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Millionaire businessman made bizarre £1,000 offer to £3-an-hour paperboy

Kuldip Singh made more than £1.5million by supplying illegal workers to three horticultural firms without a valid licence

Millionaire businessman made bizarre £1,000 offer to £3-an-hour paperboy
Behind Kuldip Singh’s smiling demeanour was a man hiding a dark secret (Image: MEN Media)

A seemingly respectable and well-known Post Office owner was running a business supplying illegal workers to firms.

Kuldip Singh, of Hull, East Yorkshire made more than £1.5million sourcing employees for three horticultural firms without a valid licence.

The Border Force Immigration Crime Team discovered Singh illegally supplied workers to three East Riding firms through his companies Diamond Employment Agency and Opiecare Ltd between November 2006 and June 2008.

Despite his licence application being refused he continued to supply workers illegally.

Singh, of Hull, East Yorkshire made more than £1.5million by supplying illegal workers to three horticultural firms without a valid licence (Image: MEN Media)

An investigation was launched into Singh's finances under the Proceeds Of Crime Act after the prosecution determined he needed to hand over £1.5m.

Singh was sentenced to six months' imprisonment, suspended for two years, in 2009 after admitting offences under the Gangmaster Licensing Act.

The prosecution was the first of its kind in the country under laws brought in to protect workers from exploitation after Chinese workers drowned while collecting cockles at Morecambe Bay.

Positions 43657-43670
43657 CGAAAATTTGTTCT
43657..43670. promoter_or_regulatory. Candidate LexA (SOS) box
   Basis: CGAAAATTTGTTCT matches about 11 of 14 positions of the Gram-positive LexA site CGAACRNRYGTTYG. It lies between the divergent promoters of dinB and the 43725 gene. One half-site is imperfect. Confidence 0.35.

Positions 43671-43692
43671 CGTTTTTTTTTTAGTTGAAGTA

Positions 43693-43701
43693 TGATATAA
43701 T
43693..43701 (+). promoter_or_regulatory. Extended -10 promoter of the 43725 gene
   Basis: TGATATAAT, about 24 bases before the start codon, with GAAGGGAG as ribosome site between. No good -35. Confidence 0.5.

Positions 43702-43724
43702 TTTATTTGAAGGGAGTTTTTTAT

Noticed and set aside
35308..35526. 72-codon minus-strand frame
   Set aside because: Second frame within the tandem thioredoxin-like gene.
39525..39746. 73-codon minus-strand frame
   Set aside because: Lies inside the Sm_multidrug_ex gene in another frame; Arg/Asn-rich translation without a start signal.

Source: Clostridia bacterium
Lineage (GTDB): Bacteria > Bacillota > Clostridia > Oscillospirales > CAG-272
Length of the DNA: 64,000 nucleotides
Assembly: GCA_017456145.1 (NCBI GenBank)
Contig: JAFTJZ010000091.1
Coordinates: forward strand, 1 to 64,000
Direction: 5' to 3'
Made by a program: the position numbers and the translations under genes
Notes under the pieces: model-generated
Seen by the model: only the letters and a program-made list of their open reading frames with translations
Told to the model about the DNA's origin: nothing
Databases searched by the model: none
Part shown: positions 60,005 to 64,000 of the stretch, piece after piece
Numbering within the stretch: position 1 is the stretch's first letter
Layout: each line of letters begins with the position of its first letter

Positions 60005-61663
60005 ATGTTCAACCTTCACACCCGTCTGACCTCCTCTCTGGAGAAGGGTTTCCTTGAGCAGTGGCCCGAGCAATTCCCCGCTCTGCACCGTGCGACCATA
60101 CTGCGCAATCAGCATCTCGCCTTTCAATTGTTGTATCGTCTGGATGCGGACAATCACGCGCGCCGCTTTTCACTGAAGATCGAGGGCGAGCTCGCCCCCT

If any of the firms he supplied with workers asked to see his licence, Sign referred them to a colleague who did have a licence. But the arrangement was a sham as the licence did not cover Singh to supply the workers.

Sign was ordered to sell his business, his family land in India and six cars to pay back the money he made through his crimes.

Singh was a well-known face in Sutton, Hull as the respectable owner of the local post office (pictured) (Image: MEN Media)

After being banned from selling any of his property by the court pending a proceeds of crime hearing, Sign took a very bizarre path in an effort to hang onto his assets.

Just a month before the court made its final ruling, Singh tried to sign over his shop, which was valued at more than £100,000 and was his main source of income, to his paperboy

The brazen postmaster tried to hand over his shop to a paperboy in an attempt to hide his assets to con financial investigators into believing he had no money.

He offered to pay the youngster, who earned £3 an hour delivering papers, £1,000 to take over his shop and become a director.

The paperboy only realised something was amiss when Singh tried to put his name on the water bills and asked him to sign contracts with his suppliers.

Singh claimed he did it because of the "bad publicity" surrounding his conviction and denied a charge of contempt of court.

But he was jailed for three months for contempt of court for the audacious attempt.

Still he failed to pay back the money and ended up being jailed for three and a half years for default of payment.

Singh was jailed for three and a half years at HullCrown Court (pictured) (Image: Hull Daily Mail/MEN Media)

He also tried to avoid paying back the money by transferring the £244,363 family home on nine acres of land in India into his wife's name.

Singh claimed his elderly mother lived on the land in India and it was only worth £7,437. However, enquiries to the British High Commission confirmed the land was worth almost £250,000.

After hearing evidence in 2012, Judge Jeremy Richardson QC, sitting at Hull Crown Court , found him guilty, describing it as a "crude" attempt by Singh to conceal his assets.

He said: "It was not a sophisticated enterprise but it was utterly deliberate.

"That sad state of affairs rests firmly at the doorstep of this defendant."

Singh, who received British citizenship in 1985, was forced to sell his business, estimated to be worth £56,750 and his six cars valued at £9,025.

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